Monday December 4, 2023

The Current Group Licensing Reality in the NCAA

  • Before July 1, the NCAA claimed group rights deals wouldn't be possible in college sports.
  • But three months into the NIL era, deals at schools and beyond are everywhere.
Photo: Bob Donnan-USA TODAY/Design: Alex Brooks
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Before NIL rules were finalized, it was unclear if group licensing would be possible in college sports. The NCAA itself said it wouldn’t be. 

But now, deals have popped up all over the country.

The practice of selling multiple players’ rights together, often in conjunction with team logos, is common in the pros. It’s how athletes get paid for the most popular sports products, from jerseys and trading cards to NFTs. It also facilitates sports video games. 

In the first three months of the NIL era alone, we’ve seen Panini America sign a deal to make physical and digital trading cards featuring college athletes and schools begin to manufacture jerseys with athletes’ names on their backs.

“What group licensing offers an athlete is an opportunity to maximize their value through collective rights,” SVP of Licensing for OneTeam Partners, Malaika Underwood, told FOS.

NCAA’s Flawed Logic

In pro sports, group licensing deals are facilitated through unions. Before July 1, the NCAA said that since college athletes aren’t employees and can’t unionize, they couldn’t do similar deals.

But that’s been disproven. 

In the NIL era, these companies haven’t needed unions. They’ve gone directly to athletic departments or NIL companies like Opendorse and INFLCR to get access to large numbers of athletes. Then, they’ve facilitated deals where athletes can “opt in.” 

“I think that the NCAA just lacks some knowledge and understanding of group licensing,” Underwood said.

The Brandr Group, a OneTeam affiliate, told both schools and the NCAA “beforehand” that group licensing was possible, and continues to do so now. “Whether or not there’s a union is irrelevant,” Wesley Haynes, founder and President of The Brandr Group, told FOS.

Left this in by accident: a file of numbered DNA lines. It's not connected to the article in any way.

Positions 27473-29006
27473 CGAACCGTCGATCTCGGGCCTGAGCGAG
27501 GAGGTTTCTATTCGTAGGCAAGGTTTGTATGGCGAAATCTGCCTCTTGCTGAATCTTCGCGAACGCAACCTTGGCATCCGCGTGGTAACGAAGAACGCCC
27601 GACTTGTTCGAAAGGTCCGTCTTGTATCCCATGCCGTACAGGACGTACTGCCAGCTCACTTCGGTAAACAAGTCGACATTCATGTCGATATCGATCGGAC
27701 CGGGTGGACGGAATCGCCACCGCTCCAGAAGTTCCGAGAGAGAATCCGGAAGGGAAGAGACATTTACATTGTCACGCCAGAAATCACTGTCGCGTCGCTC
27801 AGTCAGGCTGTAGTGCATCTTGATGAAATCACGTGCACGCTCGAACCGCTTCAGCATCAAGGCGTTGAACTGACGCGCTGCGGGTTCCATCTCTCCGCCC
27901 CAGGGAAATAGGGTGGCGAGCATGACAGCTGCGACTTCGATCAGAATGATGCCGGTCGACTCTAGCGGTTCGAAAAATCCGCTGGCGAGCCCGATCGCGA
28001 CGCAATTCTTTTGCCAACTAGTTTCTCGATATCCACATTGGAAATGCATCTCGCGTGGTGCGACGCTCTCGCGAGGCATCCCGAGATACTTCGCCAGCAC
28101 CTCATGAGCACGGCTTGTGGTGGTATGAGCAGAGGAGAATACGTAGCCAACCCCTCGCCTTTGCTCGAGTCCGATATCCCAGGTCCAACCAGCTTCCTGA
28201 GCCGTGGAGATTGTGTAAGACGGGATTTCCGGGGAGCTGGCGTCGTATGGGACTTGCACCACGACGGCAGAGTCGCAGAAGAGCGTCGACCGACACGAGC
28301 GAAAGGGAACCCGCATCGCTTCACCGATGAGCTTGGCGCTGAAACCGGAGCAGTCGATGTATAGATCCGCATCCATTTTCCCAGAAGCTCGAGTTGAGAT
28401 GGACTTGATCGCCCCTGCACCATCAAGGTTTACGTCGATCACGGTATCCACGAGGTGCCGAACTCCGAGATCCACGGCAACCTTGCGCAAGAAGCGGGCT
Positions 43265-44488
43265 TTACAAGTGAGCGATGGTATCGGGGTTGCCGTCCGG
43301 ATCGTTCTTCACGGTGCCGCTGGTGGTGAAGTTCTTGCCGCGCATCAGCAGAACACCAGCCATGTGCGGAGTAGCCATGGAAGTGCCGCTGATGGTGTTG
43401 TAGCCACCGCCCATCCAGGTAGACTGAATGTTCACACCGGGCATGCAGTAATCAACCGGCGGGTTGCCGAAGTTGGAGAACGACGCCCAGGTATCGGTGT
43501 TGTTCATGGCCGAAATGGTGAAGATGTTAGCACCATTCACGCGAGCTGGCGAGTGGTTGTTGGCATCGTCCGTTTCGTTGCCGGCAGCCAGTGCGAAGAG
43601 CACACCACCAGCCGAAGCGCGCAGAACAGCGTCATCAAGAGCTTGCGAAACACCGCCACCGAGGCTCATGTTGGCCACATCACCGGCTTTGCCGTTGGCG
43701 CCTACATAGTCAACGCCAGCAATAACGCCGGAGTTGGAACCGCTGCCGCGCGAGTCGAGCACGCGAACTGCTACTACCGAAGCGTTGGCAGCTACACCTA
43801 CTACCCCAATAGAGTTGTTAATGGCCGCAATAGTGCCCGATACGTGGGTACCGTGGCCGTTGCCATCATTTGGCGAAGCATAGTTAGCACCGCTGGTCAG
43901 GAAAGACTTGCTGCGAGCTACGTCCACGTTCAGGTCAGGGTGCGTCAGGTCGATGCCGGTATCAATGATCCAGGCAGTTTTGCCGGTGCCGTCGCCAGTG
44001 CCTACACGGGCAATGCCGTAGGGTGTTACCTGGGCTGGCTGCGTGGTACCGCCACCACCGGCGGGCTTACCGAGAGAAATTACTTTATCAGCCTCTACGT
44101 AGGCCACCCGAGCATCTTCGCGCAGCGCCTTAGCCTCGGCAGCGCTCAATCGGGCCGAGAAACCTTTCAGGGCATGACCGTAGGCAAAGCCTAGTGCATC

With regards to the NCAA’s position, “we always laughed about it, frankly,” Haynes said.

Many Ways To Profit

So far, a few categories of group licensing deals have emerged. 

The Brandr Group, for example, has facilitated programs specific to athletic departments. At least a dozen major schools have signed up.

UNC was the first — it already has 11 companies working on products with its athletes, from NFTs to personalized snacks. (Michigan was the first to sell athlete-specific jerseys, but it didn’t have a full-fledged group licensing program.)

In at least one conference-wide example, Pac-12 athletes can opt into a group licensing deal to use Pac-12 network footage and highlights.

Then there’s the sort of deal Panini America struck, which includes athletes from many different schools across the country. It “illustrates the broad scale potential of group licensing,” Underwood said. “It’s going to lead to some really cool consumer products.”

Group licensing profits may not be the largest chunk of an athlete’s endorsement portfolio, but they’ll be “complementary” to individual NIL deals, Underwood said.

An Early ‘Foundation’

It’s too early to say which category of deal may become most popular. 

Haynes believes athletic department-wide deals will rule the day.

Underwood said nationwide deals, like Panini, will create a “foundation” to establish a group licensing blueprint. “These are going to be 3,000 miles wide,” Underwood said. More local deals could follow, as well as those spurred by a team’s on-field success.

But here’s one early observation: There’s already a noticeable market for products featuring women’s and Olympic sports athletes, according to Haynes.

“We’ve always felt as though the benefits of group rights would, of course, be there for football and basketball,” Haynes said. “It’s been a pleasant surprise” that other sports appear popular, too.

In the NCAA, group licensing isn’t going anywhere — especially after the NLRB released a memo suggesting athletes could be employees and unionize. 

For group licensing companies, that reality would be business as usual. For athletes, it would be just one more tool to negotiate.

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